Biohazard waste (removed body parts and those disposable tools that come in contact with your blood, for instance) are destroyed in a way that is designed to make sure that no living cells could remain, such as dissolving in chemicals or burning to ash in an incinerator.
I would like to point out that body parts that are removed are not necessarily unnecessary- even the appendix, the archetypical useless organ, is currently thought to provide some function (providing a safe store of positive bacteria to re-populate the intestines after something like diarrhea flushes them out)
Pathologists' Assistant and med tech here. When you get a body part removed it will come to the anatomic pathology lab or clinical lab. The clinical lab deals with liquids (blood, urine, spinal fluid, etc.) and microbiology while the anatomic lab is exactly that: for anatomic parts!
So if you got your appendix removed it will go the anatomic pathology lab to be "grossed" (measured, described) and sectioned. What we do to the appendix depends on what it was taken out for.
No matter what we will snip off the entire distal tip (the end opposite the side that attaches to the cecum) as that can harbor a kind of tumor called a carcinoid tumor. We will then serially section the appendix looking for any abnormalities. What does the lumen contain? Fecal material, fecoliths, blood, pus, nothing? How does the serosa (the outside of the appendix) look? Is it dull and not shiny? Does it have purulent exudate on it or the attached fat (mesoappendix)? Is it torn or is there a perforation? Finally, we look at how thick the wall of the appendix is (they are usually about 0.2 cm thick).
A normal gross dictation of your presumably normal appendix that may have been incidentally taken out will look something like this:
Received fresh labeled with the patient's name, medical record number, and additionally labeled "appendix" is a 6.5 cm in length by 0.5 cm in diameter appendix with 2.0 cm of attached mesoappendix. The serosa is pink-tan, smooth, and glistening. The specimen is serially sectioned to reveal a 0.2 cm lumen containing blood and a 0.2 cm thick wall. Representative sections are submitted as follows:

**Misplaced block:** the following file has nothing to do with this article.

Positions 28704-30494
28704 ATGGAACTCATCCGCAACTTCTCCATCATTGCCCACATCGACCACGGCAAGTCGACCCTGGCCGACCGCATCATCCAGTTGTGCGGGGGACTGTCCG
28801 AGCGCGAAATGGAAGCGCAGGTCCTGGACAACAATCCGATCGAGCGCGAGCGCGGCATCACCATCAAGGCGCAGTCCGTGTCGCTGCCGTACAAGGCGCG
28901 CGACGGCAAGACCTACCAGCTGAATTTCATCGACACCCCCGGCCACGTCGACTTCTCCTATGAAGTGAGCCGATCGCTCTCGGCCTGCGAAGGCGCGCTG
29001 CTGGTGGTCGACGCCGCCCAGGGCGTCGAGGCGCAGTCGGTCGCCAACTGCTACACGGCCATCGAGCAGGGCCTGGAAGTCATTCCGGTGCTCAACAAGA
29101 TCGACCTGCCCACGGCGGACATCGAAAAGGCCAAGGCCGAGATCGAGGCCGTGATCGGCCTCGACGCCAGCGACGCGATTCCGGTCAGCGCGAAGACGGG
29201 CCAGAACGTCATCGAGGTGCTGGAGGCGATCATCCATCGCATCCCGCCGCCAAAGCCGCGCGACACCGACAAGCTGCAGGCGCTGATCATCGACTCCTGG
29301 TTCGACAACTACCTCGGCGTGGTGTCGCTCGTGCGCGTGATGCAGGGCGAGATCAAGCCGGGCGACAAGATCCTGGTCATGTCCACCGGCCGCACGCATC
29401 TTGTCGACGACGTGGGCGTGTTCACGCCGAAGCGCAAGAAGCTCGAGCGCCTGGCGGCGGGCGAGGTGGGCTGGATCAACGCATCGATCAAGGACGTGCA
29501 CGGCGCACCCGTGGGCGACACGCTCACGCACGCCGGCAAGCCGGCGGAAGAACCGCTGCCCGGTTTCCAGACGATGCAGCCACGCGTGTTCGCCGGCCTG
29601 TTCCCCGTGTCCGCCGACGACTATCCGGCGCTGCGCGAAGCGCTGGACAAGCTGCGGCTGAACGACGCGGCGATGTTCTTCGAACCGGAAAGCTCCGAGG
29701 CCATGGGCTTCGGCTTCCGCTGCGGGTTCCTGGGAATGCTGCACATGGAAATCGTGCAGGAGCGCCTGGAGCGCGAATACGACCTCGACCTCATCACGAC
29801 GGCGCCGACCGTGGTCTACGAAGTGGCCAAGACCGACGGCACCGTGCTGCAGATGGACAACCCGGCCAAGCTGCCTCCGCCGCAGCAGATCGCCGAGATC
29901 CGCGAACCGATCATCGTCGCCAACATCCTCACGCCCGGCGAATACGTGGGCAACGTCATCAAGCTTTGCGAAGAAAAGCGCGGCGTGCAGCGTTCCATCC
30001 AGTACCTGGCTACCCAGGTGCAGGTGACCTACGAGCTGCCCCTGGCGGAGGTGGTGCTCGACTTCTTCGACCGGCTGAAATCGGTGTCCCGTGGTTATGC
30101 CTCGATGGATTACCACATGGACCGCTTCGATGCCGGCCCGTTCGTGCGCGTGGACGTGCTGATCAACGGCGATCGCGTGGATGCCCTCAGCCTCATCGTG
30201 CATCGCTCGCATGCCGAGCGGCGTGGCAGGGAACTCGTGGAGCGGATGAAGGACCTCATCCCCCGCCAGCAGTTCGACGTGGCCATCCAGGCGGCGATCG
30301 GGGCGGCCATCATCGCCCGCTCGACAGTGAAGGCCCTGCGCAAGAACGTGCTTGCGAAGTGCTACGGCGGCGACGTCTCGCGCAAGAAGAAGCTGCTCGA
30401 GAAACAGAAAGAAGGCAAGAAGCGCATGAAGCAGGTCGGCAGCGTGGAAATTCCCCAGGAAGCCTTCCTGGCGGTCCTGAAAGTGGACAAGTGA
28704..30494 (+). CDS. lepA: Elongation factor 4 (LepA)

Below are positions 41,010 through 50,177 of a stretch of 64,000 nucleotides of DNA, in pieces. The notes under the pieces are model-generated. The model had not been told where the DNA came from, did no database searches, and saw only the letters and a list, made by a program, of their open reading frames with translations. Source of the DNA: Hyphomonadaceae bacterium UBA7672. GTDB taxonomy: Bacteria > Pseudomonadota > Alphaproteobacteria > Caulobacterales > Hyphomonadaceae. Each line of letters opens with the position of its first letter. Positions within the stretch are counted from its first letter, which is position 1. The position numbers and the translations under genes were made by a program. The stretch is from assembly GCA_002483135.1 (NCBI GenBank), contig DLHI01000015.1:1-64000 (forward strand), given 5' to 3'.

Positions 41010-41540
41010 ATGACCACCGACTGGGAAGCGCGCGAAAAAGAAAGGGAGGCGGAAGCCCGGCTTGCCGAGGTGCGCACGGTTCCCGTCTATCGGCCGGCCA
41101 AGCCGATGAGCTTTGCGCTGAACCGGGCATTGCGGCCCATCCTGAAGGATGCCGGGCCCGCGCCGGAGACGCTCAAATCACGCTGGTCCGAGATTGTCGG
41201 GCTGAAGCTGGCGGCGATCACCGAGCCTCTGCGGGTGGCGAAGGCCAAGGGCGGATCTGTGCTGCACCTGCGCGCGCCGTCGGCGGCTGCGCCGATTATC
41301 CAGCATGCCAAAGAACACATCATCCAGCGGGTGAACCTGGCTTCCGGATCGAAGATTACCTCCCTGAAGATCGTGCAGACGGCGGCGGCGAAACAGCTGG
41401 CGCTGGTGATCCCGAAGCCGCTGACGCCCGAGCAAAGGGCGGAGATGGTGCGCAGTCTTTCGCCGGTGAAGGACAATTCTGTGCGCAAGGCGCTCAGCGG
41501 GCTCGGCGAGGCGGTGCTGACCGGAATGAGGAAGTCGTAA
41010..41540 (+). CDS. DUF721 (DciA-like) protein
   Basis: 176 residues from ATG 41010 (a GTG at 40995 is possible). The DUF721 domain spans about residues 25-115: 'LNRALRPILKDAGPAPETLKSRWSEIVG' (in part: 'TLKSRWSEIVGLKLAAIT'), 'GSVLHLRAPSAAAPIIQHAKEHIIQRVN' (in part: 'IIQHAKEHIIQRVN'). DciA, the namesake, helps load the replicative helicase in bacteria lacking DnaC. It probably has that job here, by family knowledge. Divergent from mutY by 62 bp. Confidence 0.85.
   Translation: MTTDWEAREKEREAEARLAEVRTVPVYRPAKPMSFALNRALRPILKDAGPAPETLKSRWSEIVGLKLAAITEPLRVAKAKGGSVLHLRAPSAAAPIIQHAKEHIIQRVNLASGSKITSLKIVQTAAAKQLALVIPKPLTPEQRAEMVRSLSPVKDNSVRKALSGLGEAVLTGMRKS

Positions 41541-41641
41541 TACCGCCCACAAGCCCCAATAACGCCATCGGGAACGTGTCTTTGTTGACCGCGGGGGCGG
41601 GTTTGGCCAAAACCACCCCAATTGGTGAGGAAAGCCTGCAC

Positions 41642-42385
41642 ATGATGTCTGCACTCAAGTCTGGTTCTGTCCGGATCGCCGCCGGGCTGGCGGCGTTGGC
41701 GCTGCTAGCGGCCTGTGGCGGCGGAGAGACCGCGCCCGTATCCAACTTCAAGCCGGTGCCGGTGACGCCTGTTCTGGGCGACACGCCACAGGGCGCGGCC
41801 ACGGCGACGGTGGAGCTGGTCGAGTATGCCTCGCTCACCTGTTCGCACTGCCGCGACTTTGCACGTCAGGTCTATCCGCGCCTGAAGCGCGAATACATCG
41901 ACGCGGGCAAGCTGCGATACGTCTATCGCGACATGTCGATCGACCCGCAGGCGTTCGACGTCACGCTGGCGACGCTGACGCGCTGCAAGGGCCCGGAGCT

1A = entire distal tip bisected longitudinally
1B = representative cross sections including inked proximal margin
Edit: So if you have appendicitis I will look for purulent exudate on the serosa, in the appendix itself, and will make sure there isn't a perforation.
Edit 2: The sections I submit in cassettes are then processed and cut by histotechs. These small (think micron size sections) are then stained (usually with hematoxylin and eosin) and the pathologist will examine the slide under the scope. They perform the final diagnosis; in the case of appendicitis looking for neutrophils inside the lumen.
The vet hospital of the local university has a chemical vat that they dissolve remains in, should the need arise. From what I understand they only do this if there is some reason which the animal cannot be disposed of by other means. Communicable animal diseases come to mind.
I've got a story about the old methods of disposal. For reference, I am an environmental geologist and was working near Flint, MI a few years ago. Had to do a subsurface investigation at one of the vacant hospitals because for 30+ years they dumped all biowaste into an open pit west of the hospital. They filled in the "skin pit" (what my coworkers and I dubbed the dump) in the late 1980s with building debris from an old on-site church, and then paved over it for extra parking. We drilled the pit and found significant contamination, including formaldehyde, in the groundwater. All of the houses down-gradient of the hospital had to connect to city water. Pretty gross considering how long they were drinking that.
Your appendix would go to the pathologist and get fixed in formalin initially so it could then be examined under a microscope to assess the cause. A very small number have tumours. In general most excised organs get sent to pathology before disposal.
Had my wisdom teeth pulled and wanted them. Was told no it's biohazard waste. How did they go from my extra teeth to biohazard in 30 minutes. No one could explain. Did not get them.
It's special Medical Waste. Yes, they throw them out, like the bloody sponges, unless they need to go to the lab for a biopsy.
It varies drastically across the world, but medical waste (including removed organs, but also many other forms of medical waste ranging from bloody bandages to used needles) is usually incinerated. https://en.wikipedia.org/wiki/Biomedical_waste
It's not the biggest body part, but I worked in a lab that collected and used foreskins (from circumcisions). Infants tissues can be harvested for stem cells and it turns out cutting off other bits of the baby is commonly considered unethical.
Most doctor surgeons are not paid very well and will eat the parts they remove to give them energy for their next part removal.
For the record even though this doesn't really pertain to your question: your appendix is [not totally useless](https://www.sciencedaily.com/releases/2007/10/071008102334.htm) as once thought. It produces gut flora, which is to say bacteria in your digestive tract that help digest food. You can live without it, but it's not useless.